4 | Visualize and manage operations
From gauging in-store foot traffic, to identifying the best zip codes to post job openings, to optimizing reps’ territories, to managing inventory, to adapting to supply chain challenges, GIS can help you visualize and manage your retail operations. You can learn when people are visiting your store, who’s visiting, how far they drove, and which other stores they visited. You can also identify which stores require the most coverage to win the most potential customers based upon your target customers’ demographic profile and staff accordingly. You can also analyze sales performance at all your locations. You can learn why high-potential stores have low performance. Is it because competitors are nearby? Or are your highest-performing stores absorbing customers from other locations?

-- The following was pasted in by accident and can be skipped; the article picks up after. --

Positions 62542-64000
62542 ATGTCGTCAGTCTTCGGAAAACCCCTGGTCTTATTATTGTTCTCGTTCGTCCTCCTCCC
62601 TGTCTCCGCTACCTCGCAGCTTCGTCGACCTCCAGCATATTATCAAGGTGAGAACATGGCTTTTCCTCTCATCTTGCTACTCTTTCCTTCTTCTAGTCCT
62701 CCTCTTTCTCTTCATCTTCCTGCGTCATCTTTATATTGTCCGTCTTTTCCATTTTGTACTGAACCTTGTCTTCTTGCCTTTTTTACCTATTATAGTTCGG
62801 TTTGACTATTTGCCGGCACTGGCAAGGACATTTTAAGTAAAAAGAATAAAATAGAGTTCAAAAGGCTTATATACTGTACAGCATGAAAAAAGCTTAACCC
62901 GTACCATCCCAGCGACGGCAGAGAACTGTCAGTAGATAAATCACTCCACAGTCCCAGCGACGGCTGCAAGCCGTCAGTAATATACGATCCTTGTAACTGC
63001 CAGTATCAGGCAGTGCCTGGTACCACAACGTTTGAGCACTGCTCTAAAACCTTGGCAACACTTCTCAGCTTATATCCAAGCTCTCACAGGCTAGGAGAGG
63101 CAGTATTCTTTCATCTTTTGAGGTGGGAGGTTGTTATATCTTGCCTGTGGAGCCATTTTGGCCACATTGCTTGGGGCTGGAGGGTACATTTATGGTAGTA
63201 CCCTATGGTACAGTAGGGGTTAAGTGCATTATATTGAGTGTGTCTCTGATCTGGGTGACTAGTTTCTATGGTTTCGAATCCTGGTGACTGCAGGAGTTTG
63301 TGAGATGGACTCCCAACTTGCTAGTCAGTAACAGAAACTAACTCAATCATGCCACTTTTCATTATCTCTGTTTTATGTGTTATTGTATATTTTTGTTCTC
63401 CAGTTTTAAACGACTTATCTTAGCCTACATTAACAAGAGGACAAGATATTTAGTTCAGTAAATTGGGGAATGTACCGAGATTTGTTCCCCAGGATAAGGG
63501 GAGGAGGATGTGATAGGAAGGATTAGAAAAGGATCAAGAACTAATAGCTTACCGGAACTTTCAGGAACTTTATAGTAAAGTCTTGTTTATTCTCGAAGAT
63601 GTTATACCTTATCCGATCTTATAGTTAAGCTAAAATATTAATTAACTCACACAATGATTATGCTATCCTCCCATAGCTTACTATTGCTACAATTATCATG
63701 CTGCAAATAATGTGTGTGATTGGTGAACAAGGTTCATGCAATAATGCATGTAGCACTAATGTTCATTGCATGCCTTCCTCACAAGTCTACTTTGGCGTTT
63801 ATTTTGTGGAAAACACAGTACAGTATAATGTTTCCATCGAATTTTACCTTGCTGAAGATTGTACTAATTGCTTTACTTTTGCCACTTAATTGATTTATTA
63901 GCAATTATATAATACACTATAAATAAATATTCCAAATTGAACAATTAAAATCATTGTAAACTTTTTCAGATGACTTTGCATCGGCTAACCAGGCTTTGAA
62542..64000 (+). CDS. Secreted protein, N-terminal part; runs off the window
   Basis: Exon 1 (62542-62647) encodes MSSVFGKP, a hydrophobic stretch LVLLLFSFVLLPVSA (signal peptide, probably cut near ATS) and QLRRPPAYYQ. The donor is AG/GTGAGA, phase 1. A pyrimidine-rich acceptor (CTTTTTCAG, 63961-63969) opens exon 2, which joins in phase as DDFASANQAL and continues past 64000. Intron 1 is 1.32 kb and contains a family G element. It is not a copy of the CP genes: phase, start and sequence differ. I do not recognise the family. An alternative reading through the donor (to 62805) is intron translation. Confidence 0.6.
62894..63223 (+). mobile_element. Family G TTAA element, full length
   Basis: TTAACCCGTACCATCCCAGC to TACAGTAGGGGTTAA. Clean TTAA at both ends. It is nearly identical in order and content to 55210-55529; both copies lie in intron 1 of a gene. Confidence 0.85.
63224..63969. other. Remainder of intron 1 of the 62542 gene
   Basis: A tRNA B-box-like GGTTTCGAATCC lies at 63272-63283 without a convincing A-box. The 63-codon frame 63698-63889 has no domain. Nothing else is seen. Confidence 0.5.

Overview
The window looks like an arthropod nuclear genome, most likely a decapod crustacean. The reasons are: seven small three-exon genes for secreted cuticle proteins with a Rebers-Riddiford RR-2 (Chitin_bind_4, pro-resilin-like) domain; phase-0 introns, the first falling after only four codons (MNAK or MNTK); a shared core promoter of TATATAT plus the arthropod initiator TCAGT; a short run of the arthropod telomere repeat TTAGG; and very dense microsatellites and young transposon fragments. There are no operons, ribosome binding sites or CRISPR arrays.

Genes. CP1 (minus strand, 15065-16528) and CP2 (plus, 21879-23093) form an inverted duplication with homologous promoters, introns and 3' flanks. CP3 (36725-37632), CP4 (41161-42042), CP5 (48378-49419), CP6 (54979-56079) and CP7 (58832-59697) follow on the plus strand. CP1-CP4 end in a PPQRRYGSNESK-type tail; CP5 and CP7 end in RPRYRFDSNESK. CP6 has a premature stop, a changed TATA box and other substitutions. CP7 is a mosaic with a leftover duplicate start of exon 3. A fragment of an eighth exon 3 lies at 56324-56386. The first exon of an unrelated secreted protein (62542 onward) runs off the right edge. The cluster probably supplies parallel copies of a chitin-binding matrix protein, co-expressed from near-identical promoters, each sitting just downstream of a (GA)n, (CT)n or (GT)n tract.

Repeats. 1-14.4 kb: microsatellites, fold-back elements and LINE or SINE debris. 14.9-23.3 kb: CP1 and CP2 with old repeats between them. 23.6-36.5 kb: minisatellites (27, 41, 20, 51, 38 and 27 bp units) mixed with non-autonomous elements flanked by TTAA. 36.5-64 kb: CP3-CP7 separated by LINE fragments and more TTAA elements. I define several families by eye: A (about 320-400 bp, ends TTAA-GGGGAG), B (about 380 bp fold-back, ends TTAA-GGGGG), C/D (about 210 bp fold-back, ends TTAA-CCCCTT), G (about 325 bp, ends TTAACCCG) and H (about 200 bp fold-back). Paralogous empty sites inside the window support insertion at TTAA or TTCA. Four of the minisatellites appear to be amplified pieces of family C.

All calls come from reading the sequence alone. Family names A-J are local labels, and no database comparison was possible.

This sample dashboard shows how a brand or retailer can use GIS to assess how a store is performing compared to its potential, linking visual insights to data to make better-informed decisions.
GIS also enables:
- Market intelligence and planning: Precise insights to inform strategies in merchandising, marketing, pricing, and customer engagement
- Location planning and optimization: Model and evaluate site strategies through visualization of demographics, competition, traffic and migration patterns, and more
- Trade area optimization: Ensure equitable opportunity for virtual and in-person sales teams by defining, analyzing, and optimizing trade areas and sales territories
- Route planning: Decision support for calculated arrival times and route efficiencies
- Customer insights: Understand customer behavior by connecting people, locations, and data to create authentic engagement strategies and personalized experiences